More drilling off the coasts or up in Alaska, more digging up of the northern plains, more fracking of the rocks beneath Pennsylvania and Ohio – all of these are very short-term, costly, and dirty fixes to our problems. It is time for a smarter, longer-term, more sustainable approach to our energy needs.


I’m curious, what are your thoughts about the U.S. energy policy?  What should we be doing differently in order to ensure energy security?


When I Am Through With the Hong Kong MTR

Before doing a final back-up of my November 2010 photos and videos and removing them from my laptop’s hard drive, I realized I had an unfinished project from my most recent trip to Hong Kong.  I was in the Tsim Sha Tsui MTR station on a Friday evening during rush hour and shot some video of the mass of humanity.

At the same time, I had just completed the third season of the Glenn Close TV show “Damages” and they have an interesting effect in the title sequence that I wanted to try to recreate: they show a crowded intersection in New York in fast-motion and then suddenly cut the clip to slow-motion.  (If you want to see the original, a link to it is here.  The shot I’m talking about lasts all of one second and takes place at about 0:08.)

As an homage to my inspiration, I “borrowed” the same title song, “When I Am Through With You” by The V.L.A.  It is an energetic, guitar-driven song which I crudely edited to just over one minute.  I hope you enjoy it.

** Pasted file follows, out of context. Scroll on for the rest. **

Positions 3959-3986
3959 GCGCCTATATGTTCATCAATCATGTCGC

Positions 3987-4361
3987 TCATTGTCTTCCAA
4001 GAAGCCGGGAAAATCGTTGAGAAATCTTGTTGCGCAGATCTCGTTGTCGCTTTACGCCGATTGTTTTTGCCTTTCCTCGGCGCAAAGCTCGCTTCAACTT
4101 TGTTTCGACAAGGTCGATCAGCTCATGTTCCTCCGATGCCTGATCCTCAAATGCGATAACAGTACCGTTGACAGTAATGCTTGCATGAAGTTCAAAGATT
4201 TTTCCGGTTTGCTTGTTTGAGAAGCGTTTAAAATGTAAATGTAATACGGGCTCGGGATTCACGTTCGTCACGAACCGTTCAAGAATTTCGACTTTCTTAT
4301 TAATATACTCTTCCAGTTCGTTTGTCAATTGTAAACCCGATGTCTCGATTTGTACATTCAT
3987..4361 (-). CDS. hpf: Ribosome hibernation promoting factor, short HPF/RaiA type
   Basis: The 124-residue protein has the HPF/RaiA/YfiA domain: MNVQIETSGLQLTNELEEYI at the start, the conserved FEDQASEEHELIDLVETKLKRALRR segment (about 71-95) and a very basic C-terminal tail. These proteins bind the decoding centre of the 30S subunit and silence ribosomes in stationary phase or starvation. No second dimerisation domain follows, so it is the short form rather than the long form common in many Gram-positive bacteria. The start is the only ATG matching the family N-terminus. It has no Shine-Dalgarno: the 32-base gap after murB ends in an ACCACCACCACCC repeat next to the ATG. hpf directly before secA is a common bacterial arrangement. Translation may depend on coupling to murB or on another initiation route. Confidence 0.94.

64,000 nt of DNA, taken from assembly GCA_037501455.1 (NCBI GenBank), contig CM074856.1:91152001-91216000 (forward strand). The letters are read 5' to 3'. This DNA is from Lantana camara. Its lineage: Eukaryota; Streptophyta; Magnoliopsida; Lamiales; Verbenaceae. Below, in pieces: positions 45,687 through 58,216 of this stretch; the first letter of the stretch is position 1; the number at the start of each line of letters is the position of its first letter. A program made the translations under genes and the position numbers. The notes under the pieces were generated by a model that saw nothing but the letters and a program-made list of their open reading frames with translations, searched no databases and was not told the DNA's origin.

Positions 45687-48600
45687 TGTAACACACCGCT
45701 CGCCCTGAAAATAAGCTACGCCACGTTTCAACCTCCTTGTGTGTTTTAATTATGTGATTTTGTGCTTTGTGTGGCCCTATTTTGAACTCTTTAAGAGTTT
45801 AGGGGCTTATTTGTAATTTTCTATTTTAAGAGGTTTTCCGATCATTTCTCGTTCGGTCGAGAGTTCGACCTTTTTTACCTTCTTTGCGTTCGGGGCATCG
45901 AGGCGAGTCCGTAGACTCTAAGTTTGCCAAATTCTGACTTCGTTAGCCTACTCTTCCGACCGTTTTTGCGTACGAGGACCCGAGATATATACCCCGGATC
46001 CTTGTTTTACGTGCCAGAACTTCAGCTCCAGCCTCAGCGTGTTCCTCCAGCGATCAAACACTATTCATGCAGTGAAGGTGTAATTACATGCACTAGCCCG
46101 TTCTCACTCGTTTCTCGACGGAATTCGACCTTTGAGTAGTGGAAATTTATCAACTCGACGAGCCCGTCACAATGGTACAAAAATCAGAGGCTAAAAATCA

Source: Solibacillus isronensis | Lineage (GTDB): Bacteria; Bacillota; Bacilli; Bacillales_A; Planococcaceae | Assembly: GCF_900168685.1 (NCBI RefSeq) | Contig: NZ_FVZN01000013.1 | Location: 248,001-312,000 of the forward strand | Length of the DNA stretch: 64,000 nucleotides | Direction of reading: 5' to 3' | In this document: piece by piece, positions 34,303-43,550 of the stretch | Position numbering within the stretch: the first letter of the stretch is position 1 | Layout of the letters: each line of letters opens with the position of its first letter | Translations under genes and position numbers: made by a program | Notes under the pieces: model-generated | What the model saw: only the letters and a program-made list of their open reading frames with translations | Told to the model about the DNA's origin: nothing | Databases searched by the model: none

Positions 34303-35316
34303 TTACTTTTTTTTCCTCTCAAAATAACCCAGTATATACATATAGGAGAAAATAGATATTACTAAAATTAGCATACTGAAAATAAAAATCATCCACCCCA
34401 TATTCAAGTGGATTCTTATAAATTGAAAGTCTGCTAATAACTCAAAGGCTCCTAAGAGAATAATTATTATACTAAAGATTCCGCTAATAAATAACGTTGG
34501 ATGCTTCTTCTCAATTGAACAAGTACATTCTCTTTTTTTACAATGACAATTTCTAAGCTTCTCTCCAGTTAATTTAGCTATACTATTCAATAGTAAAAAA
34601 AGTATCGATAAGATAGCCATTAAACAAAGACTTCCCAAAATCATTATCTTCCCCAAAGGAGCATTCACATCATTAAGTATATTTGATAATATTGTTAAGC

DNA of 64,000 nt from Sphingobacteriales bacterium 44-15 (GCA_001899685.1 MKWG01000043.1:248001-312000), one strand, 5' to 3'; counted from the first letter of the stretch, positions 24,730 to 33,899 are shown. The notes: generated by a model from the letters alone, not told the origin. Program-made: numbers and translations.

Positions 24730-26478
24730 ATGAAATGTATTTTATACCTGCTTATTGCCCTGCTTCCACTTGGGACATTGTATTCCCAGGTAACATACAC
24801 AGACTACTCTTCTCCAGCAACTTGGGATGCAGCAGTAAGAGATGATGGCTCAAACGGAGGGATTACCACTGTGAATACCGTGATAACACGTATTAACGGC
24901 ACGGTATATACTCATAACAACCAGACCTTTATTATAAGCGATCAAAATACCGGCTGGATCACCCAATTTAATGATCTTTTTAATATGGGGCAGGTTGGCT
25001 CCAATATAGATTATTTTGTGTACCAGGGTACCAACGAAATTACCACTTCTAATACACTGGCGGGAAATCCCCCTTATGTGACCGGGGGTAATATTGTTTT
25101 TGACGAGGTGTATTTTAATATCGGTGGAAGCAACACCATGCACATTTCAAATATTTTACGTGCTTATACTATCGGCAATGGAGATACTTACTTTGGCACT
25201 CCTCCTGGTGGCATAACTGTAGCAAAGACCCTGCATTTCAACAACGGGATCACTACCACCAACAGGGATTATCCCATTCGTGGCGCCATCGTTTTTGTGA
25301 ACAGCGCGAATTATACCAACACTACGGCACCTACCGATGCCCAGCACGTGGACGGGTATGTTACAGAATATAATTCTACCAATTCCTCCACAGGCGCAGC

I’ve been making an effort to post on a daily basis.  Right now I have a backlog of several entries and am trying to work through them.

Dear George…

Body of the email I just sent President Bush:

Dear Mr. President,

I ask for your support of the Renewable Energy and Job Creation Act of 2008, HR6049, which has been passed by the House and was introduced to the Senate last week.

Two years ago, Mr. President, you said that America was addicted to oil.  You even made it sound like you would take some action to break that addiction.  Your latest blustering to Congress shows that you aren’t serious about breaking the addiction at all.  You’re encouraging it!

America needs a strong and innovative energy policy, one that breaks our dependence on oil and that promotes alternative sources of energy.  Offshore and ANWAR drilling are not the answers.  Increased fuel efficiency is important.  But the most important thing is to extend the incentives for alternative energy sources.

Thank you for taking the time to consider changing your position on this issue and lending your support to this important legislation.  You still have a few more months left in which you can work on improving your legacy – this could be your opportunity!


Chris Schultz


I also sent similar emails to my Senators, asking for their support of the bill.  Here’s a link to the Thomas Friedman column that spurred me to write.